Northern New Zealand also does year-round, sub-tropical gardens very well. All the lush greenery of palms, cycads, bamboos and some lesser known small tropical trees with many ferns, clivias and bromeliads – albeit often sustained by irrigation or misting units over the hotter summer months.

Good summer gardens are a scarce event in this country and I think it is because we start with the trees and shrubs. There aren’t that many woody plants that flower in summer. Hydrangeas and jacaranda do but even so-called repeat-flowering roses peak in spring and then rather stagger on from there without ever achieving that mass, new season glory again. There is a very limited selection if you want summer-flowering woody plants.

New Zealanders generally want gardens that ‘have interest’ all year round. Some gardens boast of being a garden for all seasons when in practice they are spring gardens with spots of bloom and colour at other times.

Summer at Auckland Botanic Gardens

Classic twin herbaceous borders at RHS Wisley Gardens

I have seen impressive summer herbaceous plantings at Auckland Regional Botanic Gardens but those are large-scale, public plantings which are different to home gardens. They are probably worth a visit right now if you are in the area. I have also seen a fair number of classic, twin herbaceous borders, but mostly overseas. They are more commonly classic twin mixed borders in New Zealand, where the shrubs will dominate over time. It is not the herbaceous borders that have made me do a double take of envy. It is the more contemporary herbaceous plantings with fewer rules, considerably less maintenance but more colour control that inspired both of us. We won’t know if we have succeeded here for another year or two and then the proof of sustainability is if it still looks good a decade later, but I am optimistic at the early results.

Bury Court – superb planting combinations by Piet Oudolf

More Bury Court

So far, I can say that a good summer garden needs full sun with open conditions. My plantings started with the herbaceous plants and bulbs. These are plants that like well cultivated soil so it is easy for them to spread their roots. There are some trees and shrubs, but mostly used to give definition and form to the area without intruding into the herbaceous plantings and without the potential to cast shade where shade is not wanted. It is a very different style of planting and management to the rest of the garden. Once the principles and techniques are mastered, the fun comes with plant combinations.  Our conditions are so different that we need to trial plant material and work out our own combinations rather than working from overseas plant lists and examples. But we have learned from looking at some highly skilled combinations and the difference between cobbling together plants based primarily on flower colour and the genuine flair of knowledgeable gardeners is noticeable once you get your eye in. It is the detail that is possible in private gardens that often makes a huge difference.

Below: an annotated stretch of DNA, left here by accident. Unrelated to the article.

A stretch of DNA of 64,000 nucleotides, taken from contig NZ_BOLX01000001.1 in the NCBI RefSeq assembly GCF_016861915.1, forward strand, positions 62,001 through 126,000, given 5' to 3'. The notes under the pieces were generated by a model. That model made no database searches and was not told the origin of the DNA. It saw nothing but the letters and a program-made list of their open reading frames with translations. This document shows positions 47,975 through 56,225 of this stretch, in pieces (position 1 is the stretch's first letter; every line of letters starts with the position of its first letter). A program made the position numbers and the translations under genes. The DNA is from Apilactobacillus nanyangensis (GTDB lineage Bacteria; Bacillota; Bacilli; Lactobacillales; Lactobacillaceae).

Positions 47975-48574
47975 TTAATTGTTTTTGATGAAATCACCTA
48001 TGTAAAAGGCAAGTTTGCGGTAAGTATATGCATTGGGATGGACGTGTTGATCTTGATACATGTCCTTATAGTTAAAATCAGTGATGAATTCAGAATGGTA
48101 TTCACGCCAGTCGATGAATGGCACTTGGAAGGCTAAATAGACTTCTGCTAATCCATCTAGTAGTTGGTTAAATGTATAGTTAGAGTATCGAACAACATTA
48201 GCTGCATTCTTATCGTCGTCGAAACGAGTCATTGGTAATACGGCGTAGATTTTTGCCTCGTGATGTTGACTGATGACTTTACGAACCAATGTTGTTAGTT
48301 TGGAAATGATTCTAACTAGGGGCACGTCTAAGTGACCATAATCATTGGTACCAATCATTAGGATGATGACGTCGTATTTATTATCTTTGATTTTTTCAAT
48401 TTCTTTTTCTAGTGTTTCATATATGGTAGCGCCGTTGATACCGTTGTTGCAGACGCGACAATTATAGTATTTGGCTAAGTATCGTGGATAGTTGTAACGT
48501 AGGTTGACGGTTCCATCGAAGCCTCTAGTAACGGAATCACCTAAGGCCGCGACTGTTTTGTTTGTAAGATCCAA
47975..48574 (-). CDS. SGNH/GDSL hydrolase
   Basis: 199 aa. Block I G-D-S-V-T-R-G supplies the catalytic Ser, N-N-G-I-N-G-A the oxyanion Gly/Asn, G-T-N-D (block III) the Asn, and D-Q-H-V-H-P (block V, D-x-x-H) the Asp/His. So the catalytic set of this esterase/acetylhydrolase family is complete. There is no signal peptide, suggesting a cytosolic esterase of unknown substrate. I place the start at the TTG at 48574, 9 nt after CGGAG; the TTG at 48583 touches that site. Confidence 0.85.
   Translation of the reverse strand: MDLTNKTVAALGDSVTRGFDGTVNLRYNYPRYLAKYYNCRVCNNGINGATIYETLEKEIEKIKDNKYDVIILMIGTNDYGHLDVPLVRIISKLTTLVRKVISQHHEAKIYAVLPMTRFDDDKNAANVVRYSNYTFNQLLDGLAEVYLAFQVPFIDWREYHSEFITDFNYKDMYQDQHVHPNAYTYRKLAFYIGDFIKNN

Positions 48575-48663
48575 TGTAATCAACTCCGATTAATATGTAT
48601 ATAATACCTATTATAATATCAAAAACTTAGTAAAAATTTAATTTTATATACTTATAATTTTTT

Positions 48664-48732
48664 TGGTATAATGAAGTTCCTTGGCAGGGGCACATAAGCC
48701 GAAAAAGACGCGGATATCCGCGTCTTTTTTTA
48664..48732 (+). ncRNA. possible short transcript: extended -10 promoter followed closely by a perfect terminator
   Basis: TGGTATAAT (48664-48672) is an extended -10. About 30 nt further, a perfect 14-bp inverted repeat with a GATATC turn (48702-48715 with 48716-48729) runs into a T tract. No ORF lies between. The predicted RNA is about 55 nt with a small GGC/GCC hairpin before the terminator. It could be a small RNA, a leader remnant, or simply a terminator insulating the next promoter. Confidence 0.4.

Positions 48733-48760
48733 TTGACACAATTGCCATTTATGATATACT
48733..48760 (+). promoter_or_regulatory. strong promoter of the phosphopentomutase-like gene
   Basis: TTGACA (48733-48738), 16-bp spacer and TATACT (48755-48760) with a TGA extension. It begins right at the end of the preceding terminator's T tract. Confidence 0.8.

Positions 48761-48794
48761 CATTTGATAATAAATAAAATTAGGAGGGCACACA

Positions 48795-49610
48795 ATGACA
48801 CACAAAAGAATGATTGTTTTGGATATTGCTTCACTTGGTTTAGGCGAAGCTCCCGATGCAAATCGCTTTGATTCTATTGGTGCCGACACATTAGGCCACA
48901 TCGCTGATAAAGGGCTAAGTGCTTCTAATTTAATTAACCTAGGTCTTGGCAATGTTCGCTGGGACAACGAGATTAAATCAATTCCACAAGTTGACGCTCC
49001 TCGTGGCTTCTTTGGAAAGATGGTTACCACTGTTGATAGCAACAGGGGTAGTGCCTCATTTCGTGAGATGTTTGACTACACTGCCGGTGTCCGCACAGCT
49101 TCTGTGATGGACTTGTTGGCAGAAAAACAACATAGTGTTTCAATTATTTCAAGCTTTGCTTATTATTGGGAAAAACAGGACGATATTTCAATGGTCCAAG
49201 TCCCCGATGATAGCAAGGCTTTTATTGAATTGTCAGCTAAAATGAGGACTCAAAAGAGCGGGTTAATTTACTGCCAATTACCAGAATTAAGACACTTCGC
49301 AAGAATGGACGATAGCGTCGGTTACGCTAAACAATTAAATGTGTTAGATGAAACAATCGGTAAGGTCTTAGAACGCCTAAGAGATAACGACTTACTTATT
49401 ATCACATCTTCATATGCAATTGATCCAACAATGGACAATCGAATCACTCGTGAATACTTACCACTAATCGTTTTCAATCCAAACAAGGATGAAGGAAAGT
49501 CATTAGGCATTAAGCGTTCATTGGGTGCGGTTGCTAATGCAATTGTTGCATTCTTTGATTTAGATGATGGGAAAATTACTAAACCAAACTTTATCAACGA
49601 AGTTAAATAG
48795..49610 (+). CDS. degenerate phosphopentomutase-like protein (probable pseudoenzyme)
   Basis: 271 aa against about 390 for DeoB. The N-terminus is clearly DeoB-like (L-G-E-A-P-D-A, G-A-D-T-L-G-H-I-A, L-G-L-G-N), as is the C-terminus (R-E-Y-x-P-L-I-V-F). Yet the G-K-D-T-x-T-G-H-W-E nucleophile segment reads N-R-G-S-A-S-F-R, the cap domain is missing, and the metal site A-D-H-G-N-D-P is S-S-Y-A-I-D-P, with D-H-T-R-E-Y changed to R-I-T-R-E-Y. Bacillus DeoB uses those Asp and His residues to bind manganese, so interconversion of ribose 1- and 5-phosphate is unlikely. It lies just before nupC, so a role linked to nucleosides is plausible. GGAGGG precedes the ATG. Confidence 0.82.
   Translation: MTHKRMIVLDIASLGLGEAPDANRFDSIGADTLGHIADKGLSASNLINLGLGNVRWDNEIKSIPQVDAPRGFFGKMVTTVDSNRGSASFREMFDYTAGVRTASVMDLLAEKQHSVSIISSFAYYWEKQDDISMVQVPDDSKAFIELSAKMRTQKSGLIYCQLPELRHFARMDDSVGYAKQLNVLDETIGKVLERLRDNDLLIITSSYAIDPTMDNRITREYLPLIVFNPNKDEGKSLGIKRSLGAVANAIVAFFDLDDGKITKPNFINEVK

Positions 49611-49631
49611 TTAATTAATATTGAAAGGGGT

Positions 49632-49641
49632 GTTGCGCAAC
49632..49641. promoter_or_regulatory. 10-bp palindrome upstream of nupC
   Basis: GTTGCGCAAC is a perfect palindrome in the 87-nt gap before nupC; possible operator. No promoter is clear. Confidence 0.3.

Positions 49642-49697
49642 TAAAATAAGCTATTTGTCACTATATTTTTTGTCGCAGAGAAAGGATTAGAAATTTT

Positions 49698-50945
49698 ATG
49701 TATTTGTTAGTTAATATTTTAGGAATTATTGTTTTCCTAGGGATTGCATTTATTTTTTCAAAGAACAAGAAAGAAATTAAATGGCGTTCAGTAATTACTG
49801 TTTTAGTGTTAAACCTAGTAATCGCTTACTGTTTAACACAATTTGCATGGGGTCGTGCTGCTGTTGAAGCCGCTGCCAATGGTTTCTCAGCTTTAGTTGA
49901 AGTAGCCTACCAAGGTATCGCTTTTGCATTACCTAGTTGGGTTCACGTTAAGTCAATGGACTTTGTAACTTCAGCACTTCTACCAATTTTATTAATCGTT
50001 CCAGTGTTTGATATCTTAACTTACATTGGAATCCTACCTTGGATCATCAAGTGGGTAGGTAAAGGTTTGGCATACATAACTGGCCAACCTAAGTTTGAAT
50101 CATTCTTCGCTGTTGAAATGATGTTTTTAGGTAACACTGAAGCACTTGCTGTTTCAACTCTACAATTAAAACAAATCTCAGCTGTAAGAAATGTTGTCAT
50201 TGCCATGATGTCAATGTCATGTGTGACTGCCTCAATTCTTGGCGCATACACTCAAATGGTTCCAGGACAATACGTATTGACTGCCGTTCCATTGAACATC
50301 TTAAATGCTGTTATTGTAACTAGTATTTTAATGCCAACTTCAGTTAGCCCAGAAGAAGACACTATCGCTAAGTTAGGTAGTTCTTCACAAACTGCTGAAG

Wildside in Devon

That is what we have travelled overseas to look at and to reinterpret for our conditions at home.

Our blank canvas three years ago with just the foundation shrubs and trees to define what will remain open space

February in the garden

Giant allimns at Mount St John in Yorkshire

Giant allimns at Mount St John in Yorkshire

February can be a quiet time in the flowering garden for us. It may sound bizarre to those who live in drier climates, but the mid to late summer period is largely green here. We don’t irrigate and rarely water anything except the vegetable garden. That is the advantage of summer rainfall. It is currently the hydrangeas that bring the most summer colour.

We have never gone in for summer bedding plants and any annuals are self seeded so more inclined to make a show in the earlier months of spring and summer. There aren’t a lot of trees and shrubs that bloom in midsummer and most bulbs peak from later in autumn through to spring. Essentially, it is perennials that give the summer colour and we have only just started getting to grips with that group of plants on a larger scale.

We have made two trips to England to see summer gardens.  We do late winter and spring gardens that we do so well here in the temperate north but summer gardens have been a steep learning curve for us. What is interesting about the modern English plantings – heavily influenced as many are by Dutchman, Piet Oudolf – is that they have shaken up the labour-intensive classic herbaceous border into styles which are more sustainable, easier to manage and contemporary in style. This means they are cheaper to run, too.

Geraniums, linaria and one of the white umbelliferous plants of the Queen Anne's Lace type at RHS Wisley Garden

Geraniums, linaria and one of the white umbelliferous plants of the Queen Anne’s Lace type at RHS Wisley Garden

Our conditions are not the same so there is a trial and error process. We are looking for a midline.  Mass plantings of a single variety, a trend much favoured by modern landscapers both here and overseas, are not for us. Frankly, we find them dull in most situations. But too often, underplanting with perennials may aim to be ‘cottage garden style’, or maybe layered, but descends instead into a mismatched hodgepodge of little merit. There is so much to learn.